Kim Jong-un, the egocentric megalomaniac, has recently declared nuclear war against South Korea and, consequently, America and all those who wish to support America. The nation then went one step further in restarting recent nuclear power facilities which could be running within a year, thus leading to a major international crisis as the North Korea threat now moves from idle to substantial. 

One of the primary concerns with North Korea was whether the bellicose rhetoric would be followed by action, and it certainly has done. Recently releasing the statement on the state controlled news network, Rodong Sinmun, a spokesperson said: 

The on-going do-or-die battle is a just and patriotic war to settle accounts with the U.S. and the south Korean puppet forces with arms of Songun, not with words.

 

Which is obviously a huge cause for concern. North Korea have argued that this aggression has been born out of a response to the increasing military presence of the American’s in the South. Indeed, America have been running drills, but with the recent activity from the North it is somewhat justified. It seems, therefore, that much of this military aggression does, in fact, derive from Kim Jong-Un’s desire to prove himself to a cabinet. A new leader with a huge – albeit propagated – legacy to fulfil, he has to in some way prove himself. Certainly, his recent actions will have amounted to much commendation from his cabinet, and with the yearly “financial figures” being released, it seems that Kim is doing pretty well in the role.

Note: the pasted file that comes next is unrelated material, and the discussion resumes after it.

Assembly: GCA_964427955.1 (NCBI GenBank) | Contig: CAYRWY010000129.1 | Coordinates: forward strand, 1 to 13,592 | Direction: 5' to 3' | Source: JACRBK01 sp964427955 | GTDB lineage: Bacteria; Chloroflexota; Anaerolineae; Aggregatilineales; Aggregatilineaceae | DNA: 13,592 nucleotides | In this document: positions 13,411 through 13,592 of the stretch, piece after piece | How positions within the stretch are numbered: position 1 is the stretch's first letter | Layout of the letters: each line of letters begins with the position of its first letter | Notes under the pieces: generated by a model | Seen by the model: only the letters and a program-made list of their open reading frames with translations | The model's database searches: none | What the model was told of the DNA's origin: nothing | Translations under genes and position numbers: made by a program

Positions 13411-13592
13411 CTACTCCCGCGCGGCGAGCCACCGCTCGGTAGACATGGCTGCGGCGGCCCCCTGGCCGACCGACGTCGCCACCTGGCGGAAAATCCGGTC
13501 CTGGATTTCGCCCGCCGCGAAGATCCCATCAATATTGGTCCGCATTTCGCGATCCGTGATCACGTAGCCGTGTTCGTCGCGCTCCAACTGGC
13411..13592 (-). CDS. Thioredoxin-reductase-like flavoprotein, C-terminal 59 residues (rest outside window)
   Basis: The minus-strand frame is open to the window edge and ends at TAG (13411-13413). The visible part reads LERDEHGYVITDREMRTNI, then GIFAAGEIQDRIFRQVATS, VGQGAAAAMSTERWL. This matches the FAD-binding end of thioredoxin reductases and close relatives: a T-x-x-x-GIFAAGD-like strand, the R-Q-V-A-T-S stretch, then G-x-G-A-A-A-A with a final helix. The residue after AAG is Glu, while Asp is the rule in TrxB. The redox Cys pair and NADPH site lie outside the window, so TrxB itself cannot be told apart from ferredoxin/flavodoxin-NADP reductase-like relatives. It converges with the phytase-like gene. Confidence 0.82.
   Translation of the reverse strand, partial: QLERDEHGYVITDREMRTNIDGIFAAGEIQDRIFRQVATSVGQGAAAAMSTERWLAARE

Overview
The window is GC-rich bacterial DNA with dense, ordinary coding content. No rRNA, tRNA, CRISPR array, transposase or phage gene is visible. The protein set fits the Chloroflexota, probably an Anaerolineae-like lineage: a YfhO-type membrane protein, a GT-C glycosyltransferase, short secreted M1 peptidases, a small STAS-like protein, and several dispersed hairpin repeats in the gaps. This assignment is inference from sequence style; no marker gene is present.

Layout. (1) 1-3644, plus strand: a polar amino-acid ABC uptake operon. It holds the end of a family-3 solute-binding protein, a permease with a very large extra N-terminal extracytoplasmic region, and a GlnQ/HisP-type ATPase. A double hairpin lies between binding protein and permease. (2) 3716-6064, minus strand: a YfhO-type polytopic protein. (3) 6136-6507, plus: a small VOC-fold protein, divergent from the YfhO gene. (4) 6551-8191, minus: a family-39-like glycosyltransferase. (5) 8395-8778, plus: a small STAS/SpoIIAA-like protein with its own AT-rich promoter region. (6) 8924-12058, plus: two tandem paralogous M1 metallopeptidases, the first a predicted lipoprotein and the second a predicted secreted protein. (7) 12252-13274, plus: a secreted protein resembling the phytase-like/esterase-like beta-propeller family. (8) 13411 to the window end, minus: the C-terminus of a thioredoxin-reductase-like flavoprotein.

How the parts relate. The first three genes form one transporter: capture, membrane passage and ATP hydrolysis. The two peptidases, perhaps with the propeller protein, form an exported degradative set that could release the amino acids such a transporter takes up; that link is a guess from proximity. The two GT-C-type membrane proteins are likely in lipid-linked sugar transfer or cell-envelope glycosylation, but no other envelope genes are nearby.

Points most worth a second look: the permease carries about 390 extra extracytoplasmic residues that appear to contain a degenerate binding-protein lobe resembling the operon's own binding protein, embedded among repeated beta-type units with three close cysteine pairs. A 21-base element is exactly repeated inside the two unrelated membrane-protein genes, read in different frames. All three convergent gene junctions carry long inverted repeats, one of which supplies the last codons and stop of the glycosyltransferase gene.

America’s response is commendable, however. Yes, a military presence has increased and they have released a statement formerly stating that they would defend the South as much as possible; but one should not neglect the truly diplomatic response they have taken to the issue. For instance, in Libya, Syria, Egypt, and Israel, throwing money and weaponry appeared to be the logical foreign policy; yet, in circumstances such as these, it appears they are taking a much more tentative approach – much unlike, for instance, the Cuban Missile Crisis. 

North Korea went on to offer the promise that: 

Whether it is the five islands of the West Sea, the areas along the Military Demarcation Line or other regions where the U.S. imperialists and the south Korean warmongers make a military provocation, that will develop into an all-out war and a nuclear war, not just confined to a local war. There is no doubt about it.

 

It appears that the threat is extremely serious and imminent. Unlike other shallow and idle threats, it appears that this one holds much weight and the presumed nature of Kim Jong-Un’s personality has only lived up to expectations. 

It seems rather illogical for North Korea to attack South Korea, however, considering  that a reported 38% of its exports is to the southern peninsula. A state of M.A.D seems to have been engaged and, as Ban Ki-Moon rightly asserts, the threat has “gone too far.” 

I fear how far such rhetoric could go; not only the action side of things, but the implications on other nations. With Chinese officials condemning the actions anonymously, and Russia siding with America, it appears that support seems relatively strong. However, the recent military aid to Israel could cause hostility from Iran meaning they could, in theory, support North Korea. On the contrary, this is all outrageous speculation and relies on a number of outlandish factors. 

The possibility of the weapons being utilised is obvious unpredictable but also unlikely. I think it’s just ongoing shadow boxing and will be suppressed in coming months by both condemnation of the international community and, perhaps, insurgency.